Home equity refers to the portion of your home that you actually own. A home equity line allows you to use the equity you’ve built up in your home to meet your larger financial goals. The way to calculate your equity is by subtracting the mortgage amount you still owe from the current value of your home.
Are you curious whether a home equity line might be right for you? See if any of the following three scenarios match your situation.
A home equity line is right for you if…
1 • You have at least 20% ownership in your home.
If you have at least 20 percent ownership in your home, then you are one of the over 40 million U.S. homeowners who have equity in their homes. By making on-time monthly payments, you might have more equity than you realize. Having an even larger amount of home equity, 30 percent or higher, gives you and your family the opportunity to tackle projects that require a larger financial commitment.
Use these funds to renovate your home, or to pay for your children’s college education. Additionally, if you are an empty nester, increase your enjoyment in your home by remodeling to suit your new-found freedom. What’s more, you might use these funds to consolidate your credit card, auto, medical, or other debt.
Please note that Figure will consider loans up to 95% loan-to-value for consumers with excellent credit. That means that even if you have as little as 10% equity in your home, a home equity line might still be an option for you.
2 • You want to sell, rent or improve your home.
As a homeowner, it’s smart to look at your home as an investment to be sold, rented or improved. Any of these tactics will further maximize your home’s return on investment (ROI). Whether you want to sell or rent, and your home needs a pick-me-up, consider a remodeling project. Done correctly, these renovations increase your home’s curb appeal and add value to your home.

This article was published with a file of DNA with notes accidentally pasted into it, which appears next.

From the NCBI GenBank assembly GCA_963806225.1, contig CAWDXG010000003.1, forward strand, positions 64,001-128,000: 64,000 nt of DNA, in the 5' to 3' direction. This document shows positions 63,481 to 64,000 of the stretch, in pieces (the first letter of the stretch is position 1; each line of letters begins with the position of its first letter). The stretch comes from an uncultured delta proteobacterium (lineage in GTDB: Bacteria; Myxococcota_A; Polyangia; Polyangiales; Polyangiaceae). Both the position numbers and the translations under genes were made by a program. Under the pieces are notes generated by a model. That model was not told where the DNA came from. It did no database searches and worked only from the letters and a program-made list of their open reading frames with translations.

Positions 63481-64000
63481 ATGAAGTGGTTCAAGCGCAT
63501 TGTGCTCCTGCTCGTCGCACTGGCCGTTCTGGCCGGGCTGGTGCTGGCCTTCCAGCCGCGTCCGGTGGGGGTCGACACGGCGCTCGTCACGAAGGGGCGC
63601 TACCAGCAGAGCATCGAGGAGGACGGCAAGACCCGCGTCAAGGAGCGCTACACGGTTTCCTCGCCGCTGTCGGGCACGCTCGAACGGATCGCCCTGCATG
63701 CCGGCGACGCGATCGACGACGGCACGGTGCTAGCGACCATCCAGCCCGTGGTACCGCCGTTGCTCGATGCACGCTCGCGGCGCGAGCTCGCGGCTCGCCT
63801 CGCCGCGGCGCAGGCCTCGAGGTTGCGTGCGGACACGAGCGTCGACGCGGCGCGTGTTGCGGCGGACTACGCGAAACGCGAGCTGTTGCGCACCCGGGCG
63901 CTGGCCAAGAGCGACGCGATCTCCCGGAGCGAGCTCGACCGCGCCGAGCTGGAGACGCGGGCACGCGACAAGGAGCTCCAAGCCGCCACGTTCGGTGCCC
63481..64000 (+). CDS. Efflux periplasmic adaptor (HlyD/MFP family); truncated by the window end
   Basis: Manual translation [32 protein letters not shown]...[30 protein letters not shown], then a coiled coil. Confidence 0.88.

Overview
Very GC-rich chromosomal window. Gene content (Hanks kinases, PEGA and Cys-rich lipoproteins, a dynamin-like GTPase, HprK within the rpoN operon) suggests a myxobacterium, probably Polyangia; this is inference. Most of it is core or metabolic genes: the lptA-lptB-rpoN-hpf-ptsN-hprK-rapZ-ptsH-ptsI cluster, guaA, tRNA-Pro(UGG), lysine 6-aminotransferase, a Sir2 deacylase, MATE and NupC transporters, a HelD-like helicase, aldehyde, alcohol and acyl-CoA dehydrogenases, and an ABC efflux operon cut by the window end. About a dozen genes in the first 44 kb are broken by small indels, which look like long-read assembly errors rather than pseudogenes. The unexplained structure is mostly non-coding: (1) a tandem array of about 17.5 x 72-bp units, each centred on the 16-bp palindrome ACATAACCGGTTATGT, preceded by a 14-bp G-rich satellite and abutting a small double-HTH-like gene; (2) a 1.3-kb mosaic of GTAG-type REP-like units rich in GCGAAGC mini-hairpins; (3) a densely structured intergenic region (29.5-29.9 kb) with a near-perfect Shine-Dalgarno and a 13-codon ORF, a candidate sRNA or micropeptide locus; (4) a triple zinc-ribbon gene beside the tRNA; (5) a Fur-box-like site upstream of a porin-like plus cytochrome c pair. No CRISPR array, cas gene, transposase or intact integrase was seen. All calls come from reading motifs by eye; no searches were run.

The consensus amongst national realtors is that large renovation projects appeal to buyers the most. These might include kitchen remodels or creating a first-floor master suite. Smaller renovation projects also positively impact the value of your home. Smaller projects include landscaping, garage doors, interior, and exterior painting, or a fence around the yard.
It’s always wise to get advice from a local realtor about ways to improve the value of your home. Then, consider tapping into your home’s equity if you want to sell or lease your home. Or, perhaps you simply want to improve your surroundings for you and your family to enjoy.
Renovating your home is easier with the right home equity product. A home equity loan usually has a lower interest rate than that of an unsecured loan, including a personal loan and credit cards. With lower interest rates, a home equity loan makes your renovation affordable, which increases your ROI.
3 • You want to enjoy more tax write-offs.
The new tax laws that went into effect in 2018 allow homeowners to deduct interest costs against home equity debt for renovation. However, be sure to consult your tax advisor to learn about the restrictions wof this law. Deducting interest costs against large home improvement projects, new home construction, the purchase of another home, or the purchase of an investment property can result in large savings for homeowners. A loan used to complete large home improvement projects can increase the value of your current home and also provide you with a better quality of life.
According to a recent national study by NerdWallet, within the next five years, an estimated 35 percent of homeowners plan to upgrade their home to enjoy a higher quality of life, to add value to their homes, and to receive tax benefits. By taking a loan against your home equity for the purpose of increasing your home’s value and for gaining tax benefits, you subsequently increase your equity. It is a win-win scenario for many homeowners.
So, consider these three signs to determine if the time is right for a home equity loan. Doing so might enable you to achieve larger goals, such as paying for college, home improvement projects, and consolidating debt. Go to figure.com to learn more about Figure’s quick, fully digital, no-hassle HELOC application.
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